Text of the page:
If this university still needed a reminder of the sea change in Annapolis that’s taken place over the past two years, it got one — no, two — in a big way yesterday.

The University System of Maryland Board of Regents voted to raise tuition systemwide by up to 5 percent, a jarring shift from the reliable 3 percent increases system institutions had seen since 2011, which followed a four-year tuition freeze.

The board also ruled in favor of a differential tuition phase-in for students enrolled in engineering, business and computer science majors at this university, to take place over the next four years and eventually raise tuition for students in these majors by a projected 15 percent.

Both moves, though thrust upon students in uncomfortably sudden fashion, haven’t really arrived without warning.

State officials had debated the merits of the tuition freeze and 3 percent cap for years, and the 2 percent midyear tuition hike announced in January prefigured the accelerated tuition growth students will see next year.

Considering the rollback of state funding the system faced this year — $40.3 million in cuts, of which this university picked up $15.6 million — and the financial wrangling to close an estimated $750 million deficit that figured into Gov. Larry Hogan’s budget for the next fiscal year, it’s hardly surprising that the system is scrambling to secure more revenue.

The differentiated tuition model, which the university announced just two days before the Board of Regents vote, mirrors similar programs at the rest of the Big Ten’s state flagship schools. Next year, juniors and seniors enrolled in the engineering, business and computer science fields will pay an additional $700 in tuition, while next year’s freshmen enrolled in these majors will eventually pay an additional $5,600.

To the class of 2015: It looks as though you picked the right year to graduate. To the incoming class of 2019: Welcome to this university’s new bottom line.

Before students bemoan Hogan’s buck-stops-here attitude, though, it’s worth noting that former Gov. Martin O’Malley (who championed the tuition freeze and subsequent yearly cap), not Hogan, unveiled the university system cuts this academic year.

Between the 2008-09 and 2013-14 academic years, this state’s tuition and fee increases for in-state students at public four-year universities ranked the second-lowest in the nation, the College Board reported. During that time, state lawmakers touted their commitment to keeping higher education affordable, and rightly so — while other states did little to combat the skyrocketing cost of a college degree, this state laser-focused its efforts on increasing education spending year after year.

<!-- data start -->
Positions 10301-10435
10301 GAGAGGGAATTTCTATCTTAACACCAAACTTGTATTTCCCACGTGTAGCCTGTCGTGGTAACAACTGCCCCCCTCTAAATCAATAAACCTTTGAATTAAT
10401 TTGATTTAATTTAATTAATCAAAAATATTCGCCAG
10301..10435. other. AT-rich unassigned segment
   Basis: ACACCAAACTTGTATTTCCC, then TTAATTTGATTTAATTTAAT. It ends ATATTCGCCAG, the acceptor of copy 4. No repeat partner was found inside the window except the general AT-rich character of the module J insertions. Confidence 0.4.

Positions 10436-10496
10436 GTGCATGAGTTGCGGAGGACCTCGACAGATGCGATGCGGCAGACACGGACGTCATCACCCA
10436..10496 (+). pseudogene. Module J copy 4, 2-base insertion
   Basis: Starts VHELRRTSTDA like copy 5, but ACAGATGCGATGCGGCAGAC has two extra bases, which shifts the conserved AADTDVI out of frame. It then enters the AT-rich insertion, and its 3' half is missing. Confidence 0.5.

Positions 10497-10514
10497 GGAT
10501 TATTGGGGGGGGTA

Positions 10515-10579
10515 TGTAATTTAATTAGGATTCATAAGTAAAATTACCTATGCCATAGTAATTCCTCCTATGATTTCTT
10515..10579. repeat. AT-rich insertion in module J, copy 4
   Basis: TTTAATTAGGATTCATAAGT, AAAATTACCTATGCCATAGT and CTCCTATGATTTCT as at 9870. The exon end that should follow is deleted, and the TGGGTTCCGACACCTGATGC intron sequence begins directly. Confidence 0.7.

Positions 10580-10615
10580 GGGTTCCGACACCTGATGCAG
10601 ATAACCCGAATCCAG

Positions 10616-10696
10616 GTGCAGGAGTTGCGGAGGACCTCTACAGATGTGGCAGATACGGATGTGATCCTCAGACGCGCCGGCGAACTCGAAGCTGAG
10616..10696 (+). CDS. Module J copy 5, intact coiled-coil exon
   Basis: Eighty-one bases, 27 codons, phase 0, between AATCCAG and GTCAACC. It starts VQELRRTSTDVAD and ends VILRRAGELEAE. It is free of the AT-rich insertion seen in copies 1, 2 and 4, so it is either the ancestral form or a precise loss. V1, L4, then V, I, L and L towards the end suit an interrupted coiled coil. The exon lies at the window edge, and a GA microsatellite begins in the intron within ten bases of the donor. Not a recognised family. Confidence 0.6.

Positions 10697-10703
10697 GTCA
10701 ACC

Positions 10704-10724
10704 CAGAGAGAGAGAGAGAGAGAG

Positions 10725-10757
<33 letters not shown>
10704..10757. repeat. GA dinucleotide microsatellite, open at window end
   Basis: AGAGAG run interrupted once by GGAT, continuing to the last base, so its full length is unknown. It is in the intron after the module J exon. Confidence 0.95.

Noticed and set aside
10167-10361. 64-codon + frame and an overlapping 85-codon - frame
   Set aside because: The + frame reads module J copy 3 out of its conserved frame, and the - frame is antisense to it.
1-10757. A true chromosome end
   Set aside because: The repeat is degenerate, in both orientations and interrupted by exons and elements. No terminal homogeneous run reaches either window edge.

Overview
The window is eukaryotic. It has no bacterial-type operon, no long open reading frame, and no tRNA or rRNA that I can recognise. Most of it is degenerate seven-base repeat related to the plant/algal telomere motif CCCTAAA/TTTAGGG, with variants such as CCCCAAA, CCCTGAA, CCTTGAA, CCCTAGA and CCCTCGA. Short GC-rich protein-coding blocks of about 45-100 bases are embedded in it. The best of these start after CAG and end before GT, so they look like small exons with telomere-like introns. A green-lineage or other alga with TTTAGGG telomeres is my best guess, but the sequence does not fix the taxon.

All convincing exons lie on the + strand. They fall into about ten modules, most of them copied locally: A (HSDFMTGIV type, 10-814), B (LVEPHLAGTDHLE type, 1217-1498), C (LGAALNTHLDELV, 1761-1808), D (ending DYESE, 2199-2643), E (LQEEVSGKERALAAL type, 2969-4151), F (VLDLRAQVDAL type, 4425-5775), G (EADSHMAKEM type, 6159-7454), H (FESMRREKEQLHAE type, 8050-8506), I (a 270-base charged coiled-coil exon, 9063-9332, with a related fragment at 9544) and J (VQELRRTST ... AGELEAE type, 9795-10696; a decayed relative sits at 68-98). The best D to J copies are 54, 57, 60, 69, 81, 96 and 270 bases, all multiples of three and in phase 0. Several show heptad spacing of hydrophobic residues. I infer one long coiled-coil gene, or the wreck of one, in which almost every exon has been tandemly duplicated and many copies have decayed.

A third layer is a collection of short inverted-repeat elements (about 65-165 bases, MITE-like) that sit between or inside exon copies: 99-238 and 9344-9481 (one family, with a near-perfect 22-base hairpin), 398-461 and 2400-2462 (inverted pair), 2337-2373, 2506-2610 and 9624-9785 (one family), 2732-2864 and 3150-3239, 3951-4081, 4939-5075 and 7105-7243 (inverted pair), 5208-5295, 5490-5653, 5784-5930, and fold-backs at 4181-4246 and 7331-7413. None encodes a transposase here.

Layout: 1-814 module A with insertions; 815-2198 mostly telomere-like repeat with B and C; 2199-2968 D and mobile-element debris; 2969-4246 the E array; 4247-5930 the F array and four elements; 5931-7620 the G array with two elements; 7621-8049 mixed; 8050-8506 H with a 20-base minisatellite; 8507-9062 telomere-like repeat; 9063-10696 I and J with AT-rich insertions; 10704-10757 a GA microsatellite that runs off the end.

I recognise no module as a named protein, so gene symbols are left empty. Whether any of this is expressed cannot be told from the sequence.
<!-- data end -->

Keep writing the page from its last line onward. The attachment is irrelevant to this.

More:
All the same, though, the cuts O’Malley instituted in the waning days of his administration indicate that model was unsustainable. The former governor might have made a late-game stride toward curtailing spending creep, but after the state kicked the can down the road for two terms, it proved too little, too late.

The message the state has sent to students isn’t unreasonable, but there’s no mistaking its tone: Want to maintain and grow the top-ranked programs you’ve enrolled in? Great, but you’ll need more skin in the game.

For students studying engineering, business or computer science, that demanded buy-in is even greater, though not without cause. Students in these fields simply cost more to educate, what with the six-figure salaries required to attract top-flight professors for these majors and the boosted cost of labs and equipment.

Though all students currently pay the same flat tuition rate, it’s understandable that the university would ask these majors to incur the increased costs, especially because the added revenue would funnel exclusively back into their programs.

What isn’t understandable — and where students should demand an administrative response — is why the university would wait until Monday, two days before the Board of Regents vote, to announce the differential tuition proposal to students. What’s more, the announcement came three days after the deadline for incoming freshmen to enroll.

While those enrolled at this university should strap in for a rough financial ride in coming years, officials owe it to students to let them know what’s in store, especially when it comes to tuition and fees. This time, administrators failed in spectacular fashion.